Parking spaces for vehicles of various size and use, including cars, mini-buses and bicycles should be provided in any onsite car parking area. Consideration should be given to vehicles with side and rear loading capacity for people who may be using mobility aids, as well as enough overhead clearance to load and upload items stored on a vehicle’s roof.

Shade and shelter over some parking bays that may be used by people who take a little longer to enter or exit their vehicle are also useful. These bays should be located as close as possible to the entry of the park or garden. The ground surface of the parking area, particularly at designated accessible parking bays, should be level and free from loose material. Use of trees or shrubs that drop foliage or seed pods should be avoided.

An uninterrupted path of travel, free from any hazards or difficult or uneven terrain, should lead users from the car park to the entry point/s of the park or garden.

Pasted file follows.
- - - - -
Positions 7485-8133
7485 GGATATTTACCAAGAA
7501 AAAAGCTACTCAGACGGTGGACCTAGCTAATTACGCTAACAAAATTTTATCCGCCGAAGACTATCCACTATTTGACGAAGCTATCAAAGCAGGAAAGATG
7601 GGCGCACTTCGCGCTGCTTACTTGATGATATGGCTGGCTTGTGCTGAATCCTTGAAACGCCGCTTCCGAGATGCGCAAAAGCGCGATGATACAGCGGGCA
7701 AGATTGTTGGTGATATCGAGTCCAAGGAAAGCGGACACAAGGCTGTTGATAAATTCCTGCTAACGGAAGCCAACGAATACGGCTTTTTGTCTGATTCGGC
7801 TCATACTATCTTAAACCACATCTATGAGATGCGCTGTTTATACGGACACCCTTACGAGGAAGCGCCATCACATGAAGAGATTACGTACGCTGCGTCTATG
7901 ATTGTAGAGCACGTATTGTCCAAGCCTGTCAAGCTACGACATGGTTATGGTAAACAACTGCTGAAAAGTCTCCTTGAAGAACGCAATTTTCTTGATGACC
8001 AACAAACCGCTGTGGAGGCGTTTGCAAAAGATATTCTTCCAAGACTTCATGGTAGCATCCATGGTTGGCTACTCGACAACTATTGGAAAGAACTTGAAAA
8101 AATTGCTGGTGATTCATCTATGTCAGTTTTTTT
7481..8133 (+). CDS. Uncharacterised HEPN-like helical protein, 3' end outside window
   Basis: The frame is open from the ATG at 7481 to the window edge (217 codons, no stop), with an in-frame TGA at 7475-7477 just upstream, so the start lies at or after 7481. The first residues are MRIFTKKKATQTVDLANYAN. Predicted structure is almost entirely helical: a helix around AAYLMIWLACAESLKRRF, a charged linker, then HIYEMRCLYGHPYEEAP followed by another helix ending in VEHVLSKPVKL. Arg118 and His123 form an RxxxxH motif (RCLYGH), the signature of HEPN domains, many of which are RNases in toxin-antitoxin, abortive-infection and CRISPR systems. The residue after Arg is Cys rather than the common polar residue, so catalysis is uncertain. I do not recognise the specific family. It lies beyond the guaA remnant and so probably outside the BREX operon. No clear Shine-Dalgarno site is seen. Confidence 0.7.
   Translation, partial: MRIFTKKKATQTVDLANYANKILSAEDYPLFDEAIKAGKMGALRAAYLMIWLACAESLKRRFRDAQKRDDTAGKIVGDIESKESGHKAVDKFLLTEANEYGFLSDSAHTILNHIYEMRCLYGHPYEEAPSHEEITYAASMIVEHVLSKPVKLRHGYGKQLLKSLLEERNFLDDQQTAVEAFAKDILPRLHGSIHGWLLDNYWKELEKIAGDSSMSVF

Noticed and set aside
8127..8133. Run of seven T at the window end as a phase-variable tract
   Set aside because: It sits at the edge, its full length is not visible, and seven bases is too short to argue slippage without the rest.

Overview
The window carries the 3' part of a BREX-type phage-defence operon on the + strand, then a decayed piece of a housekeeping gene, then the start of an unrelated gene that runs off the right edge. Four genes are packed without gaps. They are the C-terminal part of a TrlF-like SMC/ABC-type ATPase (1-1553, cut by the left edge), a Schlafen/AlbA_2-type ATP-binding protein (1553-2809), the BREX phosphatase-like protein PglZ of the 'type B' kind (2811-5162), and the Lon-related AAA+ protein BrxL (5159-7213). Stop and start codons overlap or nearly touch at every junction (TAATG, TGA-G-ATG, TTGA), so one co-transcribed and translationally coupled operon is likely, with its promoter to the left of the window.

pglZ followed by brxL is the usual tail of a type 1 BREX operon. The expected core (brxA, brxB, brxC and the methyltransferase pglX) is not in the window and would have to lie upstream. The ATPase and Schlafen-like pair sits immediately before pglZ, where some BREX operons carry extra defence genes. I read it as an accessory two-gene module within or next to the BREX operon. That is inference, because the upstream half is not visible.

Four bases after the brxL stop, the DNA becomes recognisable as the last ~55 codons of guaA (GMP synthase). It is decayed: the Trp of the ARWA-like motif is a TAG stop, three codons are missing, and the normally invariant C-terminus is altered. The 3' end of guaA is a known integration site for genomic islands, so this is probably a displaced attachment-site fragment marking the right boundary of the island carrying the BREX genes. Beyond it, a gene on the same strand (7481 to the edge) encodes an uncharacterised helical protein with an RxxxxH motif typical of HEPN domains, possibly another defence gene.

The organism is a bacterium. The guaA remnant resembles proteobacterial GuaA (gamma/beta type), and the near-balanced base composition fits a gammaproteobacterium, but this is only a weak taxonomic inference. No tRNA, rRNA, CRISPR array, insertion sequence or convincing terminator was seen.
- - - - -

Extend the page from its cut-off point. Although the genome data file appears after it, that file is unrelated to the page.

Drop-off areas that can cater for a variety of vehicles, for example, buses, taxis or cars, should also be provided as close to the principal entry points as possible.

Entry points

Entry points should be easily identifiable and incorporate effective contrasts to the background area. Points of entry, including site, path, fields of play and building entrances, should be wide enough to cater for the access needs of all users. This includes people using mobility aids such as twin prams, scooters or wheelchairs and, for example, an adult with a child who is walking, but who needs to be held by the hand or a person with an assistance animal. Other users could be people carrying bags, cases and equipment.